BOWLING GREEN —
The other reality is the daily reality of a law enforcement officer, Butler said. On Feb. 24, 2010, those officers rounded a corner to come face-to-face with a man high on methamphetamine, holding something in his hand and looking frantic.
“It’s not hyperbole to say they didn’t know if they were gonna live or die that day,” Butler said.
Those children in the church may not have been intentionally lying, Butler said, but their accounts of a violent beating don’t match the physical evidence in the case. There was no evidence on Stinnett’s body of the alleged 15 baton strikes to the legs. The witness was wrong, Butler said.
“I think dramatic situations lead to recollections that are unreliable,” Butler said.
The government tried to fix holes in its case by coercing and intimidating witnesses into telling stories that filled gaps in their case, and then trying to ignore facts that didn’t help the prosecution, Butler told the jury.
The church witnesses all described officers in brown uniforms beating Stinnett, he said, and prosecutors used a photo of Guffey in a brown coat to suggest that his coat blended in with the uniforms. But Guffey told the FBI he was wearing a black vest when he helped arrest Stinnett, Butler said, and FBI agent Mike Brown left that detail out of his report. Even one of the church witnesses said one or more officers backed away from the scene after Stinnett was handcuffed, Butler said.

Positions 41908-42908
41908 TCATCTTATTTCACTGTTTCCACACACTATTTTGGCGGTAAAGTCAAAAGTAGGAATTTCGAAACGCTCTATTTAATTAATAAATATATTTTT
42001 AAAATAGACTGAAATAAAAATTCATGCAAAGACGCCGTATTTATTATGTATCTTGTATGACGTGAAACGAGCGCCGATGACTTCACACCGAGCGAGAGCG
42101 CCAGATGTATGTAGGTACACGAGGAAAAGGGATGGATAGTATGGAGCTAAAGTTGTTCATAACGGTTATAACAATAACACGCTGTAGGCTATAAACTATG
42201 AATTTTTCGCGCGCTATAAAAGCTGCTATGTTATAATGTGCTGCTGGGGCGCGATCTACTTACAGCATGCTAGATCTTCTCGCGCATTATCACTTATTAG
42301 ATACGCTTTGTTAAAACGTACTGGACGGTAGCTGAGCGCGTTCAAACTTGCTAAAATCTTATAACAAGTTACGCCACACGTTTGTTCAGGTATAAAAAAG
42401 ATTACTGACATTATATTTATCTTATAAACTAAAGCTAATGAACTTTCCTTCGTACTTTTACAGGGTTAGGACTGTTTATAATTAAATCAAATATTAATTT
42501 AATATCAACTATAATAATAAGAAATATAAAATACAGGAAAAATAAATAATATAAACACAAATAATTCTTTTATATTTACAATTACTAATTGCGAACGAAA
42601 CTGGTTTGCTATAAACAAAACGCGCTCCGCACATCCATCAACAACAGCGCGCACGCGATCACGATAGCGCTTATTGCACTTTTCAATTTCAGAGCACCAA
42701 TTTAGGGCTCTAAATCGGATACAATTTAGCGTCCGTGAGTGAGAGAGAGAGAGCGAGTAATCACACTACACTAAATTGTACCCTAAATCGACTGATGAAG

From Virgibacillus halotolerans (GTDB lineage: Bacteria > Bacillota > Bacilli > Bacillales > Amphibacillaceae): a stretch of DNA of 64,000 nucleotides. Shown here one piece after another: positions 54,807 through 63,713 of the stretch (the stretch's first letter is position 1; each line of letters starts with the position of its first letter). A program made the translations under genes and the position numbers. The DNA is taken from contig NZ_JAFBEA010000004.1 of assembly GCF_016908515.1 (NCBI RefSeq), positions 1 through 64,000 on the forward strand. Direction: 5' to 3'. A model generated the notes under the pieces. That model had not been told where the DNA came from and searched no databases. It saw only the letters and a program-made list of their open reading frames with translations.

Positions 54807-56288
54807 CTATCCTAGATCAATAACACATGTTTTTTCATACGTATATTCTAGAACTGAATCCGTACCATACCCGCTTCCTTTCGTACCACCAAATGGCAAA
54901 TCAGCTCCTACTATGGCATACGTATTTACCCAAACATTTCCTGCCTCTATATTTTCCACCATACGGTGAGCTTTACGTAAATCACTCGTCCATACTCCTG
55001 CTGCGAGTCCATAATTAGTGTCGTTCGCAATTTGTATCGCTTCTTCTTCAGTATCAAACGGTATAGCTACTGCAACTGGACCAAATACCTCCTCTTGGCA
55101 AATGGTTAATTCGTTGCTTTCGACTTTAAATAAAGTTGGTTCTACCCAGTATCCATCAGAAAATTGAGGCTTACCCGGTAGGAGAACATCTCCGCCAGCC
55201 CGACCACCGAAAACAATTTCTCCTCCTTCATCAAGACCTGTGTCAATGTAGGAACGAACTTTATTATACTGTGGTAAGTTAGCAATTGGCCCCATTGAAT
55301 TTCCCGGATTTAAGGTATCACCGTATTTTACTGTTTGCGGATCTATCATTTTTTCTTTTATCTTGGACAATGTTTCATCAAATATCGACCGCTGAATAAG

The only person who places Guffey at the scene while Stinnett was being assaulted is Adam Minor, the government’s cooperating witness. Since taking a plea, Minor has been the government’s “fix-it man,” Butler said, filling any gaps in the story of the alleged beating.
Minor has signed a binding plea agreement, Butler told the jury, so what happens to him is now completely up to the government based on whether prosecutors like what he has done for them.